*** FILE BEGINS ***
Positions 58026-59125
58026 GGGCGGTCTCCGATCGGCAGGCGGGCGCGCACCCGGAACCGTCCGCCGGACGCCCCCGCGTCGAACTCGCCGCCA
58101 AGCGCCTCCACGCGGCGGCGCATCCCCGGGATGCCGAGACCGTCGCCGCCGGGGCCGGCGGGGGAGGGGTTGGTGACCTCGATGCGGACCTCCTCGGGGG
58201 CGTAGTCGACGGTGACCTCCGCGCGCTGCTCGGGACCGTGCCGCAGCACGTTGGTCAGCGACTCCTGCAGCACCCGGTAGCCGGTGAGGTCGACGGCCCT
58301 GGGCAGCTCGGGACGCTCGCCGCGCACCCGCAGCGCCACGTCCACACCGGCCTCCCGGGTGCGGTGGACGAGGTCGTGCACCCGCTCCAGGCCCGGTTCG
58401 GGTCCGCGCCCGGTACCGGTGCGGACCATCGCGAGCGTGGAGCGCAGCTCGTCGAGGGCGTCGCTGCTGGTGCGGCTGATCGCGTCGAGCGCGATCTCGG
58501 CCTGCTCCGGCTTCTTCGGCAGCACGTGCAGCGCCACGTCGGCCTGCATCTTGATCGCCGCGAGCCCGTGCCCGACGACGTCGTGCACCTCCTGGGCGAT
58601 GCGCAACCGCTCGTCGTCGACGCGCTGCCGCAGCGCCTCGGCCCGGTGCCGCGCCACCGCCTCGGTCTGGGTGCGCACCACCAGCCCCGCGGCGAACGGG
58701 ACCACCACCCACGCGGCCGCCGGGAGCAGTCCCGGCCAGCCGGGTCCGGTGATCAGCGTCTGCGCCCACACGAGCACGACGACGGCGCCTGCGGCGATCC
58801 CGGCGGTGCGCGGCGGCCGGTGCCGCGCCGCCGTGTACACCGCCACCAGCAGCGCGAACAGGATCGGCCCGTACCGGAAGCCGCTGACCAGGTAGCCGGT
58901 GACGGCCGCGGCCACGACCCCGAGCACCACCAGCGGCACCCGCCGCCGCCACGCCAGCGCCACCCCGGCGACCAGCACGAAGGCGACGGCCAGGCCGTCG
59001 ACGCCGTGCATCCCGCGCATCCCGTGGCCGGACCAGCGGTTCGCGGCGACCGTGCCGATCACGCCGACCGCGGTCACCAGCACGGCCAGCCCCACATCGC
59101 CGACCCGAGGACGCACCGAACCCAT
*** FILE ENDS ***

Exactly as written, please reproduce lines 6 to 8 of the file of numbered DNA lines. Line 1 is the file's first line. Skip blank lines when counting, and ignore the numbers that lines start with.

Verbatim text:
58401 GGTCCGCGCCCGGTACCGGTGCGGACCATCGCGAGCGTGGAGCGCAGCTCGTCGAGGGCGTCGCTGCTGGTGCGGCTGATCGCGTCGAGCGCGATCTCGG
58501 CCTGCTCCGGCTTCTTCGGCAGCACGTGCAGCGCCACGTCGGCCTGCATCTTGATCGCCGCGAGCCCGTGCCCGACGACGTCGTGCACCTCCTGGGCGAT
58601 GCGCAACCGCTCGTCGTCGACGCGCTGCCGCAGCGCCTCGGCCCGGTGCCGCGCCACCGCCTCGGTCTGGGTGCGCACCACCAGCCCCGCGGCGAACGGG